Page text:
At the end of November, the Space Shuttle Endeavor made its way back to Earth – and was rerouted to a base in California due to poor weather at Kennedy Space Center. To get the shuttle back to Florida and ready for its next trip to space, it was piggybacked on a modified 747 and flown cross-country on Dec. 11. When it passed over Houston, a science class taking place at the Museum’s George Observatory had a front row seat as it flew overhead. Here’s what Astronomer Barbara Wilson had to say about the experience:
|A photo of the shuttle – flown on the back of a modified 747 –
passing over the George Observatory in Brazos Bend State Park.
George Observatory/HMNS staff received this communication from NASA pilot Triple Nickel.
“For those who care the Shuttle landed in Ft Worth, if the weather is good Thursday the 747 will fly from Ft Worth down to JSC for a flyby and then back to Barksdale AFB.”
Then we received another notice from Flight Director Chuck Shaw of the actual flight path and times. We watched the flight path on the Internet and figured out when the 747 with shuttle piggybacked on top would pass over the George Observatory, all of the students and their Moms went up with us to the main observatory deck and we heard the plane first then saw it pass directly over the George Observatory at very low altitude.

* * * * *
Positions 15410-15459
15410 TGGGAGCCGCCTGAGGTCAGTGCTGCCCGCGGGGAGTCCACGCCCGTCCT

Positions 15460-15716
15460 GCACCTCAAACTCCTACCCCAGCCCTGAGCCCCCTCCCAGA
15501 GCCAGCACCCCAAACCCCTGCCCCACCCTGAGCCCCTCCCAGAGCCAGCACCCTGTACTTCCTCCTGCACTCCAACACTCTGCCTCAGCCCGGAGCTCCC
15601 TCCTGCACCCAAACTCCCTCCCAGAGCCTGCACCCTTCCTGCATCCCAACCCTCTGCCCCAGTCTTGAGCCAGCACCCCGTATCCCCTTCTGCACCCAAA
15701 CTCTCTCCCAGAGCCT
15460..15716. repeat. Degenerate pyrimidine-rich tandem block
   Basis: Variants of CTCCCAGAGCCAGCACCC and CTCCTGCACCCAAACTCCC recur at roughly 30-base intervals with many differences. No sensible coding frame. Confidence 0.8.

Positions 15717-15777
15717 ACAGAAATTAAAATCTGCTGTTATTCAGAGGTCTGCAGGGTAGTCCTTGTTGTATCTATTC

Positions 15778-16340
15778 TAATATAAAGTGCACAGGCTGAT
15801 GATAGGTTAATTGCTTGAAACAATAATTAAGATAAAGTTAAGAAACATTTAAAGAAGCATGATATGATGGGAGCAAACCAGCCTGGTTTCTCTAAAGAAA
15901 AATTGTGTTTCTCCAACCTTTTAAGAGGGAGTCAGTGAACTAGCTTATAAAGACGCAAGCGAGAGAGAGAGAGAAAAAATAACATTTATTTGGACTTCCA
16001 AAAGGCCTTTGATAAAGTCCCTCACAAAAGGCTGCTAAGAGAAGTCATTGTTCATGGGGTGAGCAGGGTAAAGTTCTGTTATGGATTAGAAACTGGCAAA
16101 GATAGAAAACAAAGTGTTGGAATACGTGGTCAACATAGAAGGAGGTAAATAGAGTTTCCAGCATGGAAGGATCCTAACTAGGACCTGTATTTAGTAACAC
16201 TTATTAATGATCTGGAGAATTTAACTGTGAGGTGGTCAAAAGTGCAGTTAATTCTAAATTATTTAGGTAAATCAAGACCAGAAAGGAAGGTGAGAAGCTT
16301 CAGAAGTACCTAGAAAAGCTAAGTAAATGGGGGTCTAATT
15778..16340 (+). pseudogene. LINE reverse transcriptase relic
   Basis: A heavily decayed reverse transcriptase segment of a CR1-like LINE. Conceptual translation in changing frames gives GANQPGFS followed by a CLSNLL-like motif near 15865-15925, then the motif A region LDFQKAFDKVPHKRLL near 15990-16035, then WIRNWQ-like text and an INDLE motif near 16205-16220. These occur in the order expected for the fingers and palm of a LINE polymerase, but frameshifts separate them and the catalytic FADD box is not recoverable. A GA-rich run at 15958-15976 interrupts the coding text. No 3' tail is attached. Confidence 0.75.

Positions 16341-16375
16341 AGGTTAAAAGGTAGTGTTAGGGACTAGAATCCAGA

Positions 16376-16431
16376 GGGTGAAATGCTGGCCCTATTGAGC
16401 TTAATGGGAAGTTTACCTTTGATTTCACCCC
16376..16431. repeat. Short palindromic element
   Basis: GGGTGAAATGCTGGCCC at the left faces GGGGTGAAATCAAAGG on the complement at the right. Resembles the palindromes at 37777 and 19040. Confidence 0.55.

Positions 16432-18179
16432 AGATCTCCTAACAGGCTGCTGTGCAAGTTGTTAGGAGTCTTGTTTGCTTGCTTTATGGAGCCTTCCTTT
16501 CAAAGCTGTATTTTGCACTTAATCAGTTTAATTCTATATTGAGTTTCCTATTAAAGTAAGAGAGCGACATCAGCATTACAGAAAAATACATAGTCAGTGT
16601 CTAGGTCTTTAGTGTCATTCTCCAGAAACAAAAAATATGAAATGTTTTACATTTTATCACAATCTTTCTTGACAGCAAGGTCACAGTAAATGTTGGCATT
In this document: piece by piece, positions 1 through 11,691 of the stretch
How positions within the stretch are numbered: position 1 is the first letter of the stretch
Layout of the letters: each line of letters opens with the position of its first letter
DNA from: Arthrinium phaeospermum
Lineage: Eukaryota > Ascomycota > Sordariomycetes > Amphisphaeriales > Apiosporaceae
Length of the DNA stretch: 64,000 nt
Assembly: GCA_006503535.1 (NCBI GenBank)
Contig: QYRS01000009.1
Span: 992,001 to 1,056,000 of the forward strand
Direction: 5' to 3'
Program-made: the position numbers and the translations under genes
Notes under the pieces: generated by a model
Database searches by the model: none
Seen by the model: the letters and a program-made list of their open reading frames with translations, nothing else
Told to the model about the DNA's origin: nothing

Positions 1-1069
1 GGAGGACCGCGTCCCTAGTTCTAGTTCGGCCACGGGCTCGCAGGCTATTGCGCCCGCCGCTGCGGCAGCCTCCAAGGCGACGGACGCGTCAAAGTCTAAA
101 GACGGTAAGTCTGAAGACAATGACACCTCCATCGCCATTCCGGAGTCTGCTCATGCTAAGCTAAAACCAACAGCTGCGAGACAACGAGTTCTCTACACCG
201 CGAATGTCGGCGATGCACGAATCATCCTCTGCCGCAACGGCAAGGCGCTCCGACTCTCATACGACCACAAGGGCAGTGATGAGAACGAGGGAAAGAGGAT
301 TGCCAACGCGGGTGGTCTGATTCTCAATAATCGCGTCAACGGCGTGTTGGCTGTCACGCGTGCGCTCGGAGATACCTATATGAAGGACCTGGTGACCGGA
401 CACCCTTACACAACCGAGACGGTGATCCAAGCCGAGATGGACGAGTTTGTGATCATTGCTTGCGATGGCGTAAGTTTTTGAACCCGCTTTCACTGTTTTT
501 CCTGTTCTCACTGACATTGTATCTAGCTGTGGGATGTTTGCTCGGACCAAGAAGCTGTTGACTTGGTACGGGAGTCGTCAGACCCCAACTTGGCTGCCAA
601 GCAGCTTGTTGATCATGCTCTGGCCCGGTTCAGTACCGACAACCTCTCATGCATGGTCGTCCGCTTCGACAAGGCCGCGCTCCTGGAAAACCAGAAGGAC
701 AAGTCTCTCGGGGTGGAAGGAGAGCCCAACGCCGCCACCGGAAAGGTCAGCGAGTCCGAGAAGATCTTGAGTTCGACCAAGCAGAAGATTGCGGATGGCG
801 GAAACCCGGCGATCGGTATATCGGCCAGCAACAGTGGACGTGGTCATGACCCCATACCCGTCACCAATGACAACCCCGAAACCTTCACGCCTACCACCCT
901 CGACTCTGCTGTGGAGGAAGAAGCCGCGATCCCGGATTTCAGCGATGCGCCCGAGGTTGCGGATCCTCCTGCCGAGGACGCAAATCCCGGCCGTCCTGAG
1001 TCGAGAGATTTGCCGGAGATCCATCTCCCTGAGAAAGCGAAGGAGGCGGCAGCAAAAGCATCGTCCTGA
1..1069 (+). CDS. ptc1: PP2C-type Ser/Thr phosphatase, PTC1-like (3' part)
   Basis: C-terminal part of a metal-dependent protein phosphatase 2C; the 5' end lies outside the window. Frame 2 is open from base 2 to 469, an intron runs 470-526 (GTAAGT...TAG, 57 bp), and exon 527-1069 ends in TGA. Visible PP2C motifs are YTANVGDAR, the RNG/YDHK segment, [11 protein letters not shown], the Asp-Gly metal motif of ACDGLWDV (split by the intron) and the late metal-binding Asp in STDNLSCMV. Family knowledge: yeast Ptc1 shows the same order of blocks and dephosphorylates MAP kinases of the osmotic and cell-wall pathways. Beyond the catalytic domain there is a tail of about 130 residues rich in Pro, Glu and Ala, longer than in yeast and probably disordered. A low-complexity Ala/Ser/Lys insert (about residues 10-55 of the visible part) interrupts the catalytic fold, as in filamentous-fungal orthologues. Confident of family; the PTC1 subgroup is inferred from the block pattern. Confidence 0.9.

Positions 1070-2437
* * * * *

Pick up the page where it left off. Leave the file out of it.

Our home school students were here today taking a class on Origins of Flight and a Challenger Mission. 20 students were thrilled to get to see the Shuttle piggybacked on the 747!
The pictures are of the Space Shuttle being transported to NASA at 11:55 am today 12/11/08 and were taken by Laurie Knight, mother of two students attending classes. Thanks Laurie.
You can see more of Laurie’s photos (plus lots of other fabulous visitor-submitted photos of the Museum and its satellites) at the Houston Museum of Natural Science pool on Flickr or on Barbara’s Flickr photostream. You can also see another amazing closeup shot of how the 747 and the shuttle were piggybacked, taken by AlphaTangoBravo when the 747 came closer to the ground, here.